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# Understanding Net Present Value What is Net Present Value?

In finance, the net present value time series of cash flows, both incoming and outgoing flows, refers to the sum of the present values of the individual cash flows. The net present value is a fundamental indicator in discounted cash flow analysis; the NPV is a effective in using the time value of money to appraise long-term investment opportunities or projects. The net present value calculation is also used for capital budgeting purposes and widely throughout finance, economics and accounting, the figure is used to measure the excess or shortfall of cash values, once all financing charges are satisfied. When all future cash flows are incoming and the only outflow is represented by the purchase price, the net present value is simply the present value of the future cash flows minus the purchase price.

In general, the net present value refers to the present value of cash flows that are expected by a business model. The net present value formula is used to compare different types of investments, particularly in those situations where different investment values or different expected profits are to be expected at different times. By using the net present value of estimated investments and expected profits, a company’s investment plan can be compared evenly—this ultimately enables the company to render a decision on which investment route to proceed with.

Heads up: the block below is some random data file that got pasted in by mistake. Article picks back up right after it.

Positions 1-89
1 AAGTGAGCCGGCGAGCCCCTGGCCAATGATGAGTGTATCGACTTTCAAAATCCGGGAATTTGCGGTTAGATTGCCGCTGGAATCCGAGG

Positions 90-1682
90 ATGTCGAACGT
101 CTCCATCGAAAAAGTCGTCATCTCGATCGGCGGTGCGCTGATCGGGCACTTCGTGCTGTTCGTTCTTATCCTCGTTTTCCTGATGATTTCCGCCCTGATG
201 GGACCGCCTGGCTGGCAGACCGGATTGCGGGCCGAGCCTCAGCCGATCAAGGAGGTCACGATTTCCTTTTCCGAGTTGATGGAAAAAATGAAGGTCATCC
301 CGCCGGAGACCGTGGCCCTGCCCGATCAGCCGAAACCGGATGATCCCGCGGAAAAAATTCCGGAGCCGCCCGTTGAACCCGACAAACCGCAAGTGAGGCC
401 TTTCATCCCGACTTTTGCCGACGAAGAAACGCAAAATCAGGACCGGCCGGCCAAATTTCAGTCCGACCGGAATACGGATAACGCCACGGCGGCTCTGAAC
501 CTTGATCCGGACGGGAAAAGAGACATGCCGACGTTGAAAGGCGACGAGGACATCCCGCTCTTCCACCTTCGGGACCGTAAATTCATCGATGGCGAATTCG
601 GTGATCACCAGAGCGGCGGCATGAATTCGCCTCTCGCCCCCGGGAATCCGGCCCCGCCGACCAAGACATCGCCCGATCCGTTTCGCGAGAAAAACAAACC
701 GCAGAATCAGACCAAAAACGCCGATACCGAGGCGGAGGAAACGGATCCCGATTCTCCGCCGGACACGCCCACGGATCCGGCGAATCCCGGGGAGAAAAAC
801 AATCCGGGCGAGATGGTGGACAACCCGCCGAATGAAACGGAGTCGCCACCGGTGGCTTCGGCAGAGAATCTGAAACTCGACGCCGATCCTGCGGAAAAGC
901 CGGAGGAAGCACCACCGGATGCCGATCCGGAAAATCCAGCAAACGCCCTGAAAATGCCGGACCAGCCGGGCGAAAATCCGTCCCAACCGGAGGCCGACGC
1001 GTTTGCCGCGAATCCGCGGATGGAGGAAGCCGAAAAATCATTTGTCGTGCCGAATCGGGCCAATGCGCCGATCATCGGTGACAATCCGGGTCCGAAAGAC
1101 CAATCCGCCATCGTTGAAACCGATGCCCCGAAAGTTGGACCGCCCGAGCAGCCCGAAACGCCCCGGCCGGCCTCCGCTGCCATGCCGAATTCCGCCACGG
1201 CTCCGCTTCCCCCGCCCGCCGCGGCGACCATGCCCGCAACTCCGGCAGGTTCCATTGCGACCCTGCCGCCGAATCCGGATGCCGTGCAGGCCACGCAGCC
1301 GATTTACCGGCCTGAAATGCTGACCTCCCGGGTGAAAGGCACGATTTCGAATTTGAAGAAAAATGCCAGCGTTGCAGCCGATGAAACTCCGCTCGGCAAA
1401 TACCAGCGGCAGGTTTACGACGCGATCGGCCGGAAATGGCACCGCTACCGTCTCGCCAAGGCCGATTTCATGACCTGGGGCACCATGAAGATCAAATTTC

What is the Net Present Value Formula?

Each cash inflow and outflow is discounted back to its present value, and then summed together. As a result, the net present value is the sum of all terms: R(T)/(1+i)^t. In this equation, t= the time of the cash flow, i=the discount rate, which refers to the rate of return that could be earned on investing in securities with with similar variables and risk), R(t)= the net cash flow or the amount of cash, inflow minus the outflow at the time of t. The rate utilized to discount future cash flows to a present value is a fundamental variable in the net present value process. The discount rate will fluctuate based on the firm’s business model. Several firm’s will use their weighted average cost of capital; however, several economists and investors think that it is appropriate to use a higher discount rate in order to adjust for risk or other external factors.